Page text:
Williamson v. Social Security Administration
ORDER by Magistrate Judge Kevin R. Sweazea denying 22 Motion to Remand to Agency.(sls)
IN THE UNITED STATES DISTRICT COURT
FOR THE DISTRICT OF NEW MEXICO
LISA GAE WILLIAMSON,
NANCY A. BERRYHILL,
Acting Commissioner of
OPINION AND ORDER DENYING PLAINTIFF’S MOTION TO REVERSE AND
Plaintiff seeks review of the Commissioner’s determination that she is not disabled under
Title II or Title IV of the Social Security Act, 42 U.S.C. §§ 401-433, 1381-1383c. With the
consent of the parties to conduct dispositive proceedings in this matter, see 28 U.S.C. § 636(c);
Fed.R.Civ.P. 73(b), the Court has examined the administrative record as a whole and considered
Plaintiff’s Motion to Reverse and Remand for Payment of Benefits, or in the Alternative, for
Rehearing, with Supporting Memorandum, filed February 18, 2017 [Doc. No. 22], the
Commissioner’s response in opposition, filed May 31, 2017 [Doc. No. 32], and Plaintiff’s
subsequent reply, filed June 14, 2017 [Doc. No. 33]. Having so considered, the Court FINDS
and CONCLUDES that Plaintiff’s motion is not well-taken and should be denied.
I. PROCEDURAL BACKGROUND
In November of 2012, Plaintiff applied for Title II disability insurance benefits and Title
XVI supplemental security income, alleging that she had been disabled since September 29,
2012, due to a “bundle batch block,” fibromyalgia, arthritis, hypertension, and high cholesterol.
[Doc. No. 15-10, p. 14]. On January 7, 2013, it was determined that Plaintiff was not disabled
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and her claim was denied. [Doc. No. 15-6, p. 2]. This determination was affirmed on June 28,
2013 [Doc. No. 15-6, p. 8], and a subsequent hearing before an administrative law judge
(“ALJ”), held on October 27, 2014, again, ended in a denial. [Doc. No. 15-3, pp. 13-26]. The
ALJ’s decision became final when, on June 3, 2016, the Appeals Council denied Plaintiff’s
request for review. [Doc. No. 15-3, pp. 2-4].
Judicial review of the Commissioner’s decision is limited to determining whether the
findings of the ALJ are supported by substantial evidence. 42 U.S.C. §405(g); Hendron v.
Colvin, 767 F.3d 951, 954 (10th Cir. 2014). “Substantial evidence is such relevant evidence as a
reasonable mind might accept as adequate to support a conclusion.” Langley v. Barnhart, 373
F.3d 1116, 1118 (10th Cir. 2004) (quotation omitted ). “Evidence is not substantial if it is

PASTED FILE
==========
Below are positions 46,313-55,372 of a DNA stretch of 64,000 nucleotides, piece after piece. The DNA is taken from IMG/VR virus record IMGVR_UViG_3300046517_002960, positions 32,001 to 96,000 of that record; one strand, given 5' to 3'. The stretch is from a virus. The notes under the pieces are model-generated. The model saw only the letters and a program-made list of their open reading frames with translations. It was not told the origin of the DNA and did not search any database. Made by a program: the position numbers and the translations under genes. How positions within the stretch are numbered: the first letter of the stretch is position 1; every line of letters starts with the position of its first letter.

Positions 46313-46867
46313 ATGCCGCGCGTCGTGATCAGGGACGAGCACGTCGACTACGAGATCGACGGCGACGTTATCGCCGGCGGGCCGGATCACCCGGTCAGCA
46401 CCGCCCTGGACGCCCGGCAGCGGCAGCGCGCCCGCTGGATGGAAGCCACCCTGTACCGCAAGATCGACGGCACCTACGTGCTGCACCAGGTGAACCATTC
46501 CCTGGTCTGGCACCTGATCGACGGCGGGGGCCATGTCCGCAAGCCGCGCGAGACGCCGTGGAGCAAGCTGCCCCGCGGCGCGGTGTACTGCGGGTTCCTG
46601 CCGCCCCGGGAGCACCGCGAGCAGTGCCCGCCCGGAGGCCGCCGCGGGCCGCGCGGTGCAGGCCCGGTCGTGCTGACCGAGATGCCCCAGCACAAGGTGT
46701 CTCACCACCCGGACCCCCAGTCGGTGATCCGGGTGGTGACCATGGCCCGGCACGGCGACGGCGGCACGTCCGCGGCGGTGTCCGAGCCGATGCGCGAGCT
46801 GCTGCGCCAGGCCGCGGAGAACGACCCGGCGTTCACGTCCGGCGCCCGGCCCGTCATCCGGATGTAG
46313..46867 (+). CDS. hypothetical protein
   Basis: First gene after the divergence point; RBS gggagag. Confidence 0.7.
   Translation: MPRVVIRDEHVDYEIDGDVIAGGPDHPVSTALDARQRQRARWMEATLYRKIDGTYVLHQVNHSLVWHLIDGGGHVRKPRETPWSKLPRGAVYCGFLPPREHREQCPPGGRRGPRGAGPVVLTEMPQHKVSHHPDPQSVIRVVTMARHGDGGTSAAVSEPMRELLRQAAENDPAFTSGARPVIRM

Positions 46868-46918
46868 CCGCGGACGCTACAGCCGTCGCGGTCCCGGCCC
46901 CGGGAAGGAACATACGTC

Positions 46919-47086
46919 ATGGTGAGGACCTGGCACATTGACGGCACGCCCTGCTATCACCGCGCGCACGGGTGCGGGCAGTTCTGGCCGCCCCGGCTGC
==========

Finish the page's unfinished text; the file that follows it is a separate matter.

overwhelmed by other evidence in the record or constitutes mere conclusion.” Grogan v.
Barnhart, 399 F.3d 1257, 1262 (10th Cir. 2005) (quotation omitted). The Court must examine
the record as a whole, “including anything that may undercut or detract from the ALJ's findings
in order to determine if the substantiality test has been met.” Id. Even so, it is not the function
of the Court to review Plaintiff’s claims de novo, and the Court may not reweigh the evidence or
substitute its judgment for that of the ALJ. Glass v. Shalala, 43 F.3d 1392, 1395 (10th Cir.
A. Disability Framework
“Disability,” as defined by the Social Security Act, is the inability “to engage in any
substantial gainful activity by reason of any medically determinable physical or mental
impairment which can be expected to result in death or which has lasted or can be expected to
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last for a continuous period of not less than twelve months.” 42 U.S.C. § 1382c(3)(A); §
423(d)(1)(A). The Act further adds that for the purposes of § 1382c(3)(A) and § 423(d)(1)(A):
an individual shall be determined to be under a disability only if his physical or
mental impairment or impairments are of such severity that he is not only unable
to do his previous work but cannot, considering his age, education, and work
experience, engage in any other kind of substantial gainful work which exists in
the national economy, regardless of whether such work exists in the immediate
area in which he lives, or whether a specific job vacancy exists for him, or
whether he would be hired if he applied for work.
42 U.S.C. § 1382c(3)(B); § 423(d)(2)(A).
When evaluating a disability claim under this standard, the ALJ employs a five-step
sequential process. 20 C.F.R. § 416.920. In the first four steps, the claimant must prove that he
or she (1) is not engaged in any substantial gainful activity; (2) has a severe physical or mental
impairment, or combination of impairments, that meets the twelve month duration requirement;
(3) has an impairment, or combination thereof, that meets or equals a listing in 20 C.F.R. pt. 404,
subpt. P, App.; and (4) is unable to engage in past relevant work. 20 C.F.R. § 416.920(4)(i)-(iv).
If the disability claim survives step four, the burden shifts to the ALJ to prove, at step five, that
the claimant is able to adjust to other jobs presently available in significant numbers in the
national economy. 20 C.F.R. § 416.920(4)(v). See also Wilson v. Astrue, 602 F.3d 1136, 1139